“Nick!!!” she yelled up at me.
“What?!?” I yelled back down.
“You need to come listen to this, right NOW!” came the response to my delaying tactic.
I slid the keyboard back and sighed as I stood up from the desk, it was just a dumb video game anyway. I glanced over to the webcam still open and linking our home with my mother-in-law’s remodeled garage. “I’ll be right back,” I said to no one in particular.
I tromped down the stairs two at a time, swinging my body around the landing halfway down and practically crashing into the couch opposite the bottom of the stairway. In the kitchen stood my [now ex] wife, trying to negotiate with my daughter the terms and conditions of Sarah’s surrender to the unwanted task of eating her lunch.
“Do you know what she said to me?” Heather asked. “She doesn’t want cheese on it. You tell your father why you don’t want cheese on it!” I could now see the smile hidden in the corner’s of Heather’s mouth. This wasn’t an argument, this was a joke; probably at my expense.
Sarah looked at me defiantly, but it was her mother that she was determined to foil. Heather saw the look in Sarah’s eyes and turned to face me. “She said she doesn’t like MELTED cheese. I blame you!” at this point Heather was openly grinning, and I got the joke.
Years ago, my little brother had developed some unusual food preferences. The most baffling was a staunch rejection of melted cheese. Not based on the taste of cheese, but rather, some unusual opposition to the sensation of melted cheese. If the meted cheese was sufficiently mixed in with other textures, he was fine; if not then he would simply refuse.
Now, to be fair, he’d LONG since outgrown this particular aversion…so much so that either of the times that Sarah met him, I’m quite sure that he’d never mentioned it, even in passing. So this wasn’t environmental, this…this was inherited. And that was the joke. Clearly, this was something wrong on MY side of the family. Some broken bit of genetics passed on through me to our daughter.
Having lost one child to genetic defects, Heather and I had a certain shared dark humor in making “genetics” jokes. How this trait or that trait was “my fault” or “her family’s genes.” In fact, “those are your bad genes” had become something of a running joke; which only made the following few moments so much funnier…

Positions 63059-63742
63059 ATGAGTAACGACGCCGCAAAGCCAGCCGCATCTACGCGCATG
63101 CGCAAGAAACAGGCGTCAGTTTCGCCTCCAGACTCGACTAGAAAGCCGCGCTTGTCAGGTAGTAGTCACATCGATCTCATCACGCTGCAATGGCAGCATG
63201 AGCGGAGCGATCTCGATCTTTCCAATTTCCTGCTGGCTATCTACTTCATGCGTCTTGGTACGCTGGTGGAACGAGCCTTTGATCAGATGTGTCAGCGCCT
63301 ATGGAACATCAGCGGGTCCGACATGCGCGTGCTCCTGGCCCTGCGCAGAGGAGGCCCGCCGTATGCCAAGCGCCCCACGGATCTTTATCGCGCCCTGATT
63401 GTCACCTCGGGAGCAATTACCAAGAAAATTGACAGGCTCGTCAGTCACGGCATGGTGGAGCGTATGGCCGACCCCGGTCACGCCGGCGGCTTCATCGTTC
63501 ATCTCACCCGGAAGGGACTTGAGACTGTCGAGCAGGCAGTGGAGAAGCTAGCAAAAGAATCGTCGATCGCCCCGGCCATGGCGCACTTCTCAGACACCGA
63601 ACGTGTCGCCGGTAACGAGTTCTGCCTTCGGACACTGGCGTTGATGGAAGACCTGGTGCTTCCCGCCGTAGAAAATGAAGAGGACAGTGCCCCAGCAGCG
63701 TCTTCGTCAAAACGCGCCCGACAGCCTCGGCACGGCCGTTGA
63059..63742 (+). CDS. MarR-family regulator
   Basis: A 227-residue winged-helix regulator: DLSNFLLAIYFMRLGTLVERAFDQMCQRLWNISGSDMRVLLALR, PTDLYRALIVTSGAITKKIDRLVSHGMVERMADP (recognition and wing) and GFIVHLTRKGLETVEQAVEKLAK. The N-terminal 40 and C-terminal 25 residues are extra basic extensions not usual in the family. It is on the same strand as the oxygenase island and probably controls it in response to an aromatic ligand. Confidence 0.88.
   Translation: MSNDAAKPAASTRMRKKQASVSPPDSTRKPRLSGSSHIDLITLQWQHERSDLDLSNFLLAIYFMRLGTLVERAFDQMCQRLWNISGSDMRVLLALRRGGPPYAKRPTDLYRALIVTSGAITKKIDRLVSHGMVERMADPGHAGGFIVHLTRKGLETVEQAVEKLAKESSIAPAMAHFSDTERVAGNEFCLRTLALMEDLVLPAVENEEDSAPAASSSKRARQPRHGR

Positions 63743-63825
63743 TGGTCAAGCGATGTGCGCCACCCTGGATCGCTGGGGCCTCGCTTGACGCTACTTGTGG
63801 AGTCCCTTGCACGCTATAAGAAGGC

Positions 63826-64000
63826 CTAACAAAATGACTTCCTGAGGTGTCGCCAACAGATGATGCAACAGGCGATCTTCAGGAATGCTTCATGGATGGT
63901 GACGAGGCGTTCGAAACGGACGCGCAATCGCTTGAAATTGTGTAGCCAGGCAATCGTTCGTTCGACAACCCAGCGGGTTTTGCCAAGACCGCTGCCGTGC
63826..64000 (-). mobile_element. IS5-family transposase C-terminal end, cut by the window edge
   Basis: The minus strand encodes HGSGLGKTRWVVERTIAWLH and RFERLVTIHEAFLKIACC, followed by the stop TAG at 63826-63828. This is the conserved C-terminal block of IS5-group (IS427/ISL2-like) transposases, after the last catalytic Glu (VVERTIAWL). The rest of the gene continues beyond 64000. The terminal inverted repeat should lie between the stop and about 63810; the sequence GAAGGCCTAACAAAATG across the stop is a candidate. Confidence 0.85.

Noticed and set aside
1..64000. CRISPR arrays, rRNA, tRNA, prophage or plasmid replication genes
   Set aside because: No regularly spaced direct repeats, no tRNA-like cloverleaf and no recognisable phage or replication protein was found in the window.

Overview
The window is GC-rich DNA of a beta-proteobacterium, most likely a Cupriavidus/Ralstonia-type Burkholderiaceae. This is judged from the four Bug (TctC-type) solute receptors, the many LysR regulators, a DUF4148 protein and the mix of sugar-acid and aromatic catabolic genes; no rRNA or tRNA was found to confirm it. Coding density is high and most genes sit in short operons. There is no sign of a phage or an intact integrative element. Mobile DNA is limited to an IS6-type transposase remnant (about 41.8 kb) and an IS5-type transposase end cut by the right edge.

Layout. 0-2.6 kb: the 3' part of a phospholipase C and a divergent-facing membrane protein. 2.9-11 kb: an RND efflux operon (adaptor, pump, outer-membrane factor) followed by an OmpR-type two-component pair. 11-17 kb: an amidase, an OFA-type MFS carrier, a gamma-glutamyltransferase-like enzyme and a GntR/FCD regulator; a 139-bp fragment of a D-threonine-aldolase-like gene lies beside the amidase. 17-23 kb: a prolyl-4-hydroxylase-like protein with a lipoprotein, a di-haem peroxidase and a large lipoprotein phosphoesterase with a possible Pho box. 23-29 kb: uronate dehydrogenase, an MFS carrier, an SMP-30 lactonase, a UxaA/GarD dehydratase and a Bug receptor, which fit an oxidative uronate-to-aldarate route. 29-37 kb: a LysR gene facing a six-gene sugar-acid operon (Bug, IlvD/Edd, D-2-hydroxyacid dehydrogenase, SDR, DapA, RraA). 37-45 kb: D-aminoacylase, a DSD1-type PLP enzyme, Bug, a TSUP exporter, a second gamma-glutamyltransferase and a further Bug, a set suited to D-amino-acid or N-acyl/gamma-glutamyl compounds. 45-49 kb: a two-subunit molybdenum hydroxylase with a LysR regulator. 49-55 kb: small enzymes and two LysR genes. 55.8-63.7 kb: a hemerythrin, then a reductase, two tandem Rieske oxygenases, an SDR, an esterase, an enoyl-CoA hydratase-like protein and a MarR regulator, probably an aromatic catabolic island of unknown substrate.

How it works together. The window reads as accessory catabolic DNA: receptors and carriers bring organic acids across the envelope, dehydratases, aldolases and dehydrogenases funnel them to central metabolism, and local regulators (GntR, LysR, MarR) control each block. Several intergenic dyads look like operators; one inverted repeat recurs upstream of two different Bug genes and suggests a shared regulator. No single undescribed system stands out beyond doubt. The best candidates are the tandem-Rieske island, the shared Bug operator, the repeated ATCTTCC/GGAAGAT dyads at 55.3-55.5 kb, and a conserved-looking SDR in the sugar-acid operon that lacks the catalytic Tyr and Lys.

Right before Heather could say it, with the words on the tip of her tongue, Sarah burst out in distress. “No! I don’t want to have bad pants!”
There was a pause, a sort of processing delay that registered on each of our faces.
…my bad genes…
Yep, leave it to a three year old in a high-chair wearing a pair of jeans from Gymoboree and worried about fashion already. Those are my “bad pants” right there.
I don’t think we stopped laughing for an hour. It was the prototypical “inside joke”…so inside it was genetic.
It’s a pun that lives on for me. I love my family. I love my history. I love where we came from, and I have a lot of faith in what’s on our horizon. I’m proud of my bad pants. I love my bad pants.
I want to tell the world about the pants that I come from.
If you read that sentence and thought about family and friends and stories about the things you love in your life, then you’re in the right place.
If you read that sentence and snickered a little bit because it sounded a bit dirty…you’re also probably in the right place.
I’m going to write about the people that came before me, the people that I grew up with, and the people that still shape my life today. Somtimes these people have been inspiring. Somtimes, well, we’re all human. But we’re good at funny…and sorta dirty in that unintentional-but-really-hilarious-when-you-think-about-it-later sort of way.